What’s up everyone! Welcome to Beyond The Panel. Coming at you today with talk about the debut release of X-O Manowar #1! Once more we have Valiant’s flagship book and hero back in brand-new adventure. Like any of the other volumes before, I looked forward to this one for the same reason. That being the fact that there is nothing consistent in the life of Aric of Dacia. He was leader of his people in a small piece of protected lands, then emperor of a planet, back to Earth again with no title of his own aside from X-O Manowar. It was anyone’s guess what would come next for him after that.
As with most Valiant books, the first big question was how accessible this first issue is to new readers. Considering the Bloodshot movie just came out, right now is more important than ever that they are trying to create new entry-points for readers who have never heard of the X-O Manowar before. They need to be able to pick up this issue and have no reason to wonder what came before. Obviously you are going to wonder how he ended up in Harlem, why he isn’t parading around as a big-time hero, or where his other arm went. Though these are small questions in contrast to everything else Aric has experienced up to this point. With that said, was this first issue welcoming to new readers? The answer is yes. This first issue takes us into a new chapter in the life of Aric without forcing you to feel like you are missing something.
Even for someone like me who is familiar with the X-O Manowar, this felt like a fresh start. This didn’t feel like the same Aric we were following in the previous volume. There’s something else that he is trying to get out of this life, and somehow that has brought him to Harlem. Now before I get too ahead of myself, let’s also address some other welcoming parts to this issue which jump out at you. The first hits right as you flip open to that first page. No time was wasted showing readers just what Shanhara, the suit, is capable of. There was a show of power, and emphasis in the relationship he has with this sentient suit.
From there, there had to be something which made this volume special. Something which none others before offered that we could genuinely appreciate. That turned out to be the decision that in this chapter Aric would be closer to the ground. For everything the X-O Manowar has been through, it has been a crime that he has never flown this close to the ground to really interact with regular people. You know, properly integrate with the world around him. I would say that so far this creative team has rectified the lack of, and I do hope that they continue to push further with through what even these new characters have to add.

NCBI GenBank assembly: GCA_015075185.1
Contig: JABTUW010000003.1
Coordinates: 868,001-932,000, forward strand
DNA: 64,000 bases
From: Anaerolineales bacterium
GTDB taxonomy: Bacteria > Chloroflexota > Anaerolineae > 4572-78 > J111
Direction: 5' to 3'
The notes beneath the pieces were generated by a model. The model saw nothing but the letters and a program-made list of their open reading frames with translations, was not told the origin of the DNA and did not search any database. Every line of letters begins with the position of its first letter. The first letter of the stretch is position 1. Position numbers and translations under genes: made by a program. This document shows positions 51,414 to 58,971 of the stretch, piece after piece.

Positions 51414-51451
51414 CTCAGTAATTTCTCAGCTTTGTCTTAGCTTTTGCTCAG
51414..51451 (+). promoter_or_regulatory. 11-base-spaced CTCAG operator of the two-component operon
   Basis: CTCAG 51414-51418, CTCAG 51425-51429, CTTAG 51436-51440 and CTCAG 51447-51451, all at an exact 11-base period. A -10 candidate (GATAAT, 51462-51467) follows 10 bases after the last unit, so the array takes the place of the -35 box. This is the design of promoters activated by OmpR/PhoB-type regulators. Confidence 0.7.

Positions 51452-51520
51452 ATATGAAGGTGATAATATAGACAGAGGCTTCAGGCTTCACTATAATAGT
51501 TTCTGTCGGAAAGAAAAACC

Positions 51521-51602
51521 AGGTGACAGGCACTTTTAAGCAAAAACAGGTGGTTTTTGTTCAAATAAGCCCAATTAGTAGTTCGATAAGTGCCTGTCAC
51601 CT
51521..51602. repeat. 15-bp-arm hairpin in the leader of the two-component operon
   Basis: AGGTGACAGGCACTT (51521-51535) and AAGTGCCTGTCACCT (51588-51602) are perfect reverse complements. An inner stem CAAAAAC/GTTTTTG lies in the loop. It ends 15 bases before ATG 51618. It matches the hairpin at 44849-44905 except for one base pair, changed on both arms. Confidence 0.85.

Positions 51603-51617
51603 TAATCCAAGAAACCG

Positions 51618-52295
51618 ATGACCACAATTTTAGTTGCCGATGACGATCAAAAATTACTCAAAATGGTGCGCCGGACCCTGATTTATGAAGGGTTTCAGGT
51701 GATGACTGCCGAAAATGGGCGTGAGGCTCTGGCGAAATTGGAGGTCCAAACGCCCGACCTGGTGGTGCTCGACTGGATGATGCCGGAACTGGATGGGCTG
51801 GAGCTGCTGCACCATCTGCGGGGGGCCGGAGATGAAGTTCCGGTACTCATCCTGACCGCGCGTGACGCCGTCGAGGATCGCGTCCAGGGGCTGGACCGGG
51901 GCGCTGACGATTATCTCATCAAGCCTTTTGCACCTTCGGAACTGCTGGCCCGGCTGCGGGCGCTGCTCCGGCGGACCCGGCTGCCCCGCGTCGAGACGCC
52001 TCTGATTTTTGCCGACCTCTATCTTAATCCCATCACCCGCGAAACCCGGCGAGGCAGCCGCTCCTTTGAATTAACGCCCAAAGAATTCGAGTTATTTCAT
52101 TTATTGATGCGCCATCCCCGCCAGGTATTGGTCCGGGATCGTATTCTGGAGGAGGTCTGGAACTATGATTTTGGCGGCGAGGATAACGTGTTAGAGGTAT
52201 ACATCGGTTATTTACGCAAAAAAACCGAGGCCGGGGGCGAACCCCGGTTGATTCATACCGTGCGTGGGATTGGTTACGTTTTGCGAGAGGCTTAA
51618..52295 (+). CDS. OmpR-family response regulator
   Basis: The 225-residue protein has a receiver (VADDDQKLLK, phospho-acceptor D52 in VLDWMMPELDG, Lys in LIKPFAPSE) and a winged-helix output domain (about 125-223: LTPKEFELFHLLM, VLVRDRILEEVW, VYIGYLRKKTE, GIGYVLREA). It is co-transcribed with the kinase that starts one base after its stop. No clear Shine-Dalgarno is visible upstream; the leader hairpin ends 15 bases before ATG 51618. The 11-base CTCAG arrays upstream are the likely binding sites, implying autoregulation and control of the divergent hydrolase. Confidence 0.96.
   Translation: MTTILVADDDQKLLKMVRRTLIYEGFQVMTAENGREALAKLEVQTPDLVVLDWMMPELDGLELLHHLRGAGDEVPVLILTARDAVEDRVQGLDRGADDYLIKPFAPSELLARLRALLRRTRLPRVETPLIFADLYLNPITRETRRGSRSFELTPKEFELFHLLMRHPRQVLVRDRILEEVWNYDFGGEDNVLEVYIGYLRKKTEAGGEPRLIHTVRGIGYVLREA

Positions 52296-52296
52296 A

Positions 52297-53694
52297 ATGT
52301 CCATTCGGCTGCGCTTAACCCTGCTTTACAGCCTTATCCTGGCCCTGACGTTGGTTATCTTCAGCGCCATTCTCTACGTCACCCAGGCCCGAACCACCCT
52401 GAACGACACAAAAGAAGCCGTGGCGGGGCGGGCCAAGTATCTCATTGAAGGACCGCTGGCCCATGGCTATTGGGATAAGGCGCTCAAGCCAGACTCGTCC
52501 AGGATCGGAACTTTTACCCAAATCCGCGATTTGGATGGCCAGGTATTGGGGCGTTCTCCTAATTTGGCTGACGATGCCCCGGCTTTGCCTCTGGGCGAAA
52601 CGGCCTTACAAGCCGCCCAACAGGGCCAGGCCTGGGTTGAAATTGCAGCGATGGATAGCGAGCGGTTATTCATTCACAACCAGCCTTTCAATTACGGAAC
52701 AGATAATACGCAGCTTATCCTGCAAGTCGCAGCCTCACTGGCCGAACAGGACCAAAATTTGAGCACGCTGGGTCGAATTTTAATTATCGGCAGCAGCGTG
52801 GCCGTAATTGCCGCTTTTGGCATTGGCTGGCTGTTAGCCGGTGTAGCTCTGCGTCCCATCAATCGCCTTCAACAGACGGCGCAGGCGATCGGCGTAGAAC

It was even subtle how they begin introducing this new villain into the book. If there is one thing which always makes you anxious about a new X-O Manowar story, it is how they challenge someone who wears the most powerful weapon in the universe. With this comes the expectation that the enemy is someone/something which can match him in strength, or put Aric through obstacles which are not so easily overcome through sheer power and force.
What also stood out to me was the artwork for this volume. The art team of Emilio Laiso and Ruth Redmond were impressive for a book which is not worth investing in without strong interior work. Off the bat what caught my eye was how Laiso makes these characters more expressive. Most times we are used to most characters being stern or stiff. Mostly because of the military or serious setting of the story. Laiso on the other hand was given more room to get loose with these characters for a taste of personality that you could read with your eyes.
As usual it also takes a creative mind to have your own distinct way of summoning the armor around Aric. Every new art team always treats us to the visual of this armor coming together uniquely. This wasn’t the most intricate version, but all the same cool because there is never one way to do it as we see every time Aric puts the armor on in just this issue. Now when it came to the colors, this was also very important for the fact that X-OManowar is an action book at the core. That means you want colors with are exciting, explosive, not to mention radiant. The colors were all of that and more as well when this at the same time was a book where the colors were tame in order to make it easier for us to ease into the more grounded scenes. From there, the lettering kept things very engaging. Its one thing for Shanhara to be sentient, but it is another thing to be given a voice which is visually hard to ignore. The boxes are big, the font is bold, and the color scheme is more than enough to make Shanhara’s voice stand out on top of the artwork.
By the end of X-O Manowar #1, I am confident in saying that this is still a must-read book from Valiant. There’s a refreshing change of direction to this series, a new cast of characters, and new enemies too. Overall, there was a bit of something for everyone who has interest in a hero like this.